"For this reason, Jacques: I have settled to leave the English lad here as one of the signallers. Of course he will gladly undertake the job, as it will enable him to join his friends when they land; and as you like him and he likes you, he might be able to make things easy for you. In the second place we have determined that the name of whoever stops shall be borne on the ship books of all three vessels to the end of their cruise, so that there would be a good bit of money coming even if only one out of the three ships gets back, and enough to set you up for life if all three get back safely. Of course you may have a spell of imprisonment; but it is likely that one at least of the ships may be caught going out to-night, and if it happened to be ours you would get the prison without the prize-money."

"That is so," Jacques agreed. "If you give me half an hour to think it over I will give you an answer. It's come upon me sudden-like. I will talk it over with the boy. I suppose I can tell him, captain?"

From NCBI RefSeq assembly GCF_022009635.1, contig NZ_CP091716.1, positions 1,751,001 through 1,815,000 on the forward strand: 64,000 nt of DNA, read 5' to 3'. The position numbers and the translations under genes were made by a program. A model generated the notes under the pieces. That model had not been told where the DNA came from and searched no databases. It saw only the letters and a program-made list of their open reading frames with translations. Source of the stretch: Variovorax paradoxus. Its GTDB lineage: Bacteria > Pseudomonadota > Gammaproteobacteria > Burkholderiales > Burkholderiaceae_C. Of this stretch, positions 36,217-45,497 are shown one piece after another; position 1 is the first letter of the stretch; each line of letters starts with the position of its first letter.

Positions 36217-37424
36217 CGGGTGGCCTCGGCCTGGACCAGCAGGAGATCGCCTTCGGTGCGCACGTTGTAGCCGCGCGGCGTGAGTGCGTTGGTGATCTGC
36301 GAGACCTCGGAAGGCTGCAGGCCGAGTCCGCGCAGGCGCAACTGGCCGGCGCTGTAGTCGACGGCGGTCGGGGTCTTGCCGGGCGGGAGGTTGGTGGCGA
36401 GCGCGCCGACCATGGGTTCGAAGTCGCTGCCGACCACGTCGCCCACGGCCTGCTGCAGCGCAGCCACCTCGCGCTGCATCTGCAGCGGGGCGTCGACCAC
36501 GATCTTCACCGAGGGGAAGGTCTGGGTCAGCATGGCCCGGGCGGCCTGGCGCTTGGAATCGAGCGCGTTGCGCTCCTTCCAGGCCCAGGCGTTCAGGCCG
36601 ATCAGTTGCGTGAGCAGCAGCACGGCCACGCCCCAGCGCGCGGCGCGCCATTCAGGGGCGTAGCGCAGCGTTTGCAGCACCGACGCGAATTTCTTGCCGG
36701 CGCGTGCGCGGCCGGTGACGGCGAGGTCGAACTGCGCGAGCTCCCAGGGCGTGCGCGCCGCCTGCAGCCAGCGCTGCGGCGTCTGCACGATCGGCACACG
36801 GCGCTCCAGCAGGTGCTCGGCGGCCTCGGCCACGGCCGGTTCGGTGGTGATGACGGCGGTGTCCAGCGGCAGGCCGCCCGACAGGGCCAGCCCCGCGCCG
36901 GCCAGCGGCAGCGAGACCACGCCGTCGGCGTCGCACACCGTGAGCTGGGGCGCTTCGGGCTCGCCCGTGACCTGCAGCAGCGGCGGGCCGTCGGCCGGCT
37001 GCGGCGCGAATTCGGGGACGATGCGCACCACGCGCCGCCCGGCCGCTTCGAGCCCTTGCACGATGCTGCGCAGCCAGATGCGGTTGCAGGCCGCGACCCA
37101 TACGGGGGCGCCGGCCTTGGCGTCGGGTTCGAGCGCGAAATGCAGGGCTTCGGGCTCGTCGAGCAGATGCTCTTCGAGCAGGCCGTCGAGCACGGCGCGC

On regaining the deck Jacques looked about for Ralph.

"Come and sit along with me out on the bowsprit, lad, I want to have a private talk with you."

Somewhat surprised Ralph followed his friend out on to the bowsprit.

"Now, boy," he said, "I have got a bit of news to tell you that will be pleasant to you. That's the first thing; and the next is, I want your advice. You are a sensible young chap, you are, although you are but a lad, and I should like to know what you think about it."

"Well, what's the good news, Jacques?"

"The good news is this; you are likely, before this time to-morrow, to be with your friends." Ralph gave such a start of delight that he nearly slipped off the bowsprit.